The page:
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Viral Immunol. 1998;11(4):167-81.

Cytotoxic T-lymphocyte responses to HIV-1 reverse transcriptase (review).

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Centro de Biología Molecular "Severo Ochoa", CSIC-Universidad Autónoma de Madrid, Cantoblanco, Spain.


Cytotoxic T lymphocytes (CTL) play an important role in the control of human immunodeficiency virus (HIV) infection. CTL responses have been demonstrated for most of the HIV gene products, predominantly gag, pol, and env-encoded proteins, and also for the regulatory proteins Nef, Tat, Vif, or Rev. The HIV-1 reverse transcriptase (RT), which derives from expression of the pol gene, is an important target of cellular immune responses in infected individuals. More than 40 different peptides containing RT-specific CTL epitopes have been identified. The most conserved and frequently detected are located in the 'fingers' and 'palm' subdomains of the enzyme, but other epitopes have been found in the 'thumb' and 'connection' subdomains as well as in the RNase H domain. Studies on the sequence variability and functional role of amino acids forming CTL epitopes are relevant for addressing important questions relative to viral escape from immmune control and the future design of anti-AIDS vaccines.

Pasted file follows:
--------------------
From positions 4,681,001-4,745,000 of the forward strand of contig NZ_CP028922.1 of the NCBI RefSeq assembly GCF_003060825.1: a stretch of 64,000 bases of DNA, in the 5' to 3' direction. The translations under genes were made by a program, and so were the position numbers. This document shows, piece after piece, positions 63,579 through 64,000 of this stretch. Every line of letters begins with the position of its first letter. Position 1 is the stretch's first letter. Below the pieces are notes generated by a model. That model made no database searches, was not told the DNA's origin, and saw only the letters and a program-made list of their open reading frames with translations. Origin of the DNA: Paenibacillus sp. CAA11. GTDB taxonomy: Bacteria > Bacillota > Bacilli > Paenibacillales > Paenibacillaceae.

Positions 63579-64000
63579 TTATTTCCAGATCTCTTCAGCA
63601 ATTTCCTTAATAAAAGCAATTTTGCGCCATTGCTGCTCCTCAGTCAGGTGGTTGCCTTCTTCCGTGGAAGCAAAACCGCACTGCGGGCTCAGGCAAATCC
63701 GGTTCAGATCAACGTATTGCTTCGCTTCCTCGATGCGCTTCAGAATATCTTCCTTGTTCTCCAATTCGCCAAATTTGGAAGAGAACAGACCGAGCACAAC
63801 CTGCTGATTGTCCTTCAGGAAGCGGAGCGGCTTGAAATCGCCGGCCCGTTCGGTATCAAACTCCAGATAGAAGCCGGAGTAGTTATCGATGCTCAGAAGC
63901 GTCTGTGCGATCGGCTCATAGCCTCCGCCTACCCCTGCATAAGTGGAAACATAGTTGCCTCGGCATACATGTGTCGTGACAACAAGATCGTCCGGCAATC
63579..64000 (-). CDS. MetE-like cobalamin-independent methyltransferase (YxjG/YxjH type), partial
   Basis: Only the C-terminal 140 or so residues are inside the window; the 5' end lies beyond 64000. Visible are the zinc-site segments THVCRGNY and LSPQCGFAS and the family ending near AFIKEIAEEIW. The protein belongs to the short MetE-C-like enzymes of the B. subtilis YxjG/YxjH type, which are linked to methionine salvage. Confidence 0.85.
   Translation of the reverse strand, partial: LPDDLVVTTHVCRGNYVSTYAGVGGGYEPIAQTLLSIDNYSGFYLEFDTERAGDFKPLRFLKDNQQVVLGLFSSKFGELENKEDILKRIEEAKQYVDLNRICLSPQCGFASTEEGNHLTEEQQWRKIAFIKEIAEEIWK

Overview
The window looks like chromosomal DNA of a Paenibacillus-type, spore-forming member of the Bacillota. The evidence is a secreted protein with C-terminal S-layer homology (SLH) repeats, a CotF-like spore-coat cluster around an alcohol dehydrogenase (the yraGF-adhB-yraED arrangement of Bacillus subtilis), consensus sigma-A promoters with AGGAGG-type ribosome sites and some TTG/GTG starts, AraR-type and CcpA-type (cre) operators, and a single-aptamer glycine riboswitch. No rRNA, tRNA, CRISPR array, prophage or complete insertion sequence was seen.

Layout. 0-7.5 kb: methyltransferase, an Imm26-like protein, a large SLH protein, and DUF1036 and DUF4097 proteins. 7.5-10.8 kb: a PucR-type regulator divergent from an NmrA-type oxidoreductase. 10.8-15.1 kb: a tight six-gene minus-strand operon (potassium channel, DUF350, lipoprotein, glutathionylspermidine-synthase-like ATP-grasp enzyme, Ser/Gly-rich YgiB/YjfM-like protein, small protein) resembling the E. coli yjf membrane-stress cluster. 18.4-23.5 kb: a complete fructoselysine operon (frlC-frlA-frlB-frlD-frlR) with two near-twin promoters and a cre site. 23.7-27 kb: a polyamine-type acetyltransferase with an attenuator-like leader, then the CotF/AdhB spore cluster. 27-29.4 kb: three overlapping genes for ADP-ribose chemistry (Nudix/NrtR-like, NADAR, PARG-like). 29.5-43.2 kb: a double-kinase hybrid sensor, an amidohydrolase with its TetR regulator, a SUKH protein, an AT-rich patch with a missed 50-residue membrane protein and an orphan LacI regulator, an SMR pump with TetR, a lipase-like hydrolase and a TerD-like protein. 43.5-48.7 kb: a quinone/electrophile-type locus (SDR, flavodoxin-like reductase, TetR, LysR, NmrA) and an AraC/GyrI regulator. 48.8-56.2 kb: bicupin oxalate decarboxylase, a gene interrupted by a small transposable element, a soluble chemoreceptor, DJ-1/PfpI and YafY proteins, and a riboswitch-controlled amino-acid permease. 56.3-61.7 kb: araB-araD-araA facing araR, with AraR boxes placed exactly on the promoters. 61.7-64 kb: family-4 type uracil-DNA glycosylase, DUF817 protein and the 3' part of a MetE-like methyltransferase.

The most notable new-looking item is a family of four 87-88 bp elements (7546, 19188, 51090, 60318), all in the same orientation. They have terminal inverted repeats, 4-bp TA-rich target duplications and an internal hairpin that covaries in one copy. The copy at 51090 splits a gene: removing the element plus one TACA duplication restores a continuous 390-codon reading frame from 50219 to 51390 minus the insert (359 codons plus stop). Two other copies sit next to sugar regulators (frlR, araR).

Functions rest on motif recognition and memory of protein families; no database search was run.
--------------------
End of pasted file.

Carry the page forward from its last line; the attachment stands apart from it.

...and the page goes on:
[Indexed for MEDLINE]

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